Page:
Year A - Epiphany 6 or Guiding Gift 6
February 16, 2014
“But I say to you . . . .” are words of great relief.
We know the human propensity to tangle itself up with accreted rules and regulations. These are like a lid on a pressure cooker with a clogged vent pipe. Eventually there will be an explosion.
It turns out that these five words are not license for taking all limits off behavior or even constraining such further (don’t forget this formula can make things even more difficult—moving from overt murder to implicit murder through gossip). These words are an antidote to violent revolution.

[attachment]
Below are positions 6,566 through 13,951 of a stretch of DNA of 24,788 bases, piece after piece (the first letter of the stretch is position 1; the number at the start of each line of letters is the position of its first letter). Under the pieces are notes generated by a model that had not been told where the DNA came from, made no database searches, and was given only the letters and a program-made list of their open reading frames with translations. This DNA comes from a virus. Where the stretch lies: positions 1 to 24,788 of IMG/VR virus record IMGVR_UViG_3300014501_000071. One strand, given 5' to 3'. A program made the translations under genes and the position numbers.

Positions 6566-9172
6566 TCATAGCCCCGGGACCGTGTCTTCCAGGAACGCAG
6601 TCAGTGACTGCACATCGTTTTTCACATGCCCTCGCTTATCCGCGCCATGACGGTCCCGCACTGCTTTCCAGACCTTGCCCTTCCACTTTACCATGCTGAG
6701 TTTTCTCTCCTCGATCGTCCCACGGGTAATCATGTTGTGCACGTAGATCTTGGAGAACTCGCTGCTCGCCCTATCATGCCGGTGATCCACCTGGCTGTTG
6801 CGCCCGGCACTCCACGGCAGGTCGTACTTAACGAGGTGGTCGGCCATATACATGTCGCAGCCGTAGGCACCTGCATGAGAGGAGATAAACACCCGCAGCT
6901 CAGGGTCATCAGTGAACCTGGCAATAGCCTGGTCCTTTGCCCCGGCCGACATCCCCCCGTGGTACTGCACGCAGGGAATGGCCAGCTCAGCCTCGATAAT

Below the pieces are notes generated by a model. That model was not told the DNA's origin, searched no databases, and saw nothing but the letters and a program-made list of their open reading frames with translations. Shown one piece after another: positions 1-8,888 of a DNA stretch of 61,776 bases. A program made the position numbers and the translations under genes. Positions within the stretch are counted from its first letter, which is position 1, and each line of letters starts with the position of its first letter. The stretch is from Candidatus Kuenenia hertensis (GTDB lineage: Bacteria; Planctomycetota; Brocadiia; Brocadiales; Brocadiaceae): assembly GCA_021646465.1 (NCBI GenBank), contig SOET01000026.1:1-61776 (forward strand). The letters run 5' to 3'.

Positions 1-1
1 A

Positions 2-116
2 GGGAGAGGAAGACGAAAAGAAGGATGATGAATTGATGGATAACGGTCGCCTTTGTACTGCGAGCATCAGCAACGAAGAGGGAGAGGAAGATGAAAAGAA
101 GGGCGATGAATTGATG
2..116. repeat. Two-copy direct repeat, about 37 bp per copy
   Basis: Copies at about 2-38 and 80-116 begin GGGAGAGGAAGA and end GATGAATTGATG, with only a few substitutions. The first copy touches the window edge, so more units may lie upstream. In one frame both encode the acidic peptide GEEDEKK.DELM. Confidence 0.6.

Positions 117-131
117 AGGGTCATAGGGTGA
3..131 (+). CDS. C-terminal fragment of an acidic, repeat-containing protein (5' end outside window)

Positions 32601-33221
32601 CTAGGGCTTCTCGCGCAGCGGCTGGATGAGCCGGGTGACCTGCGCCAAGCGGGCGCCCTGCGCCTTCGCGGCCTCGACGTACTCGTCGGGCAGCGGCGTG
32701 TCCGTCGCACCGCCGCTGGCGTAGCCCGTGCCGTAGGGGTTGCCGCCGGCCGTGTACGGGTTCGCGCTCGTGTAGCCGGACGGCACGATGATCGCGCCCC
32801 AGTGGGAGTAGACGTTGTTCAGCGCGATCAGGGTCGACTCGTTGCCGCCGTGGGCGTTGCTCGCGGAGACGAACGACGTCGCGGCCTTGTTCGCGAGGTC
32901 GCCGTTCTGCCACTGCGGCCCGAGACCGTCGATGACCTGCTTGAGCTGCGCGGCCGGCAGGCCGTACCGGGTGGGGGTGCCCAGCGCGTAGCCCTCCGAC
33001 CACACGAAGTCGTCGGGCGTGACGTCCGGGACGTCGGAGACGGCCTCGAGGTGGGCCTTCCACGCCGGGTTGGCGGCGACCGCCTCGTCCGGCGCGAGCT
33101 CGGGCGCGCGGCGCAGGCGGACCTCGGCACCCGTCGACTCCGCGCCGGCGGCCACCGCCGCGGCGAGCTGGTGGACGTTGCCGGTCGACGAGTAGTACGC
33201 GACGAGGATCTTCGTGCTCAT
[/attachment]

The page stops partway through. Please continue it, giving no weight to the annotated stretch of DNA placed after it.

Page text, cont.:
To hear “But I say to you . . . .” is to be able to reflect on our current state-of-affairs, how we got to the current impasse, and back off enough to reconsider where the common good comes into play again with all we have learned since the introduction of particular creedal controls.
An obvious next step is to move this from the realm of external authority, “Jesus says . . . .” to participatory prophecy, “I say our rules are causing us self-harm. It is time to look at our relationships again in light of what it means to be created in G*D’s image, singular and plural.”
Without this phrase we serially recognize how much we have bought into what J. B. Phillips once described as Your God Is Too Small.
“But I say to you . . . .” is relief; it gives more elbow room.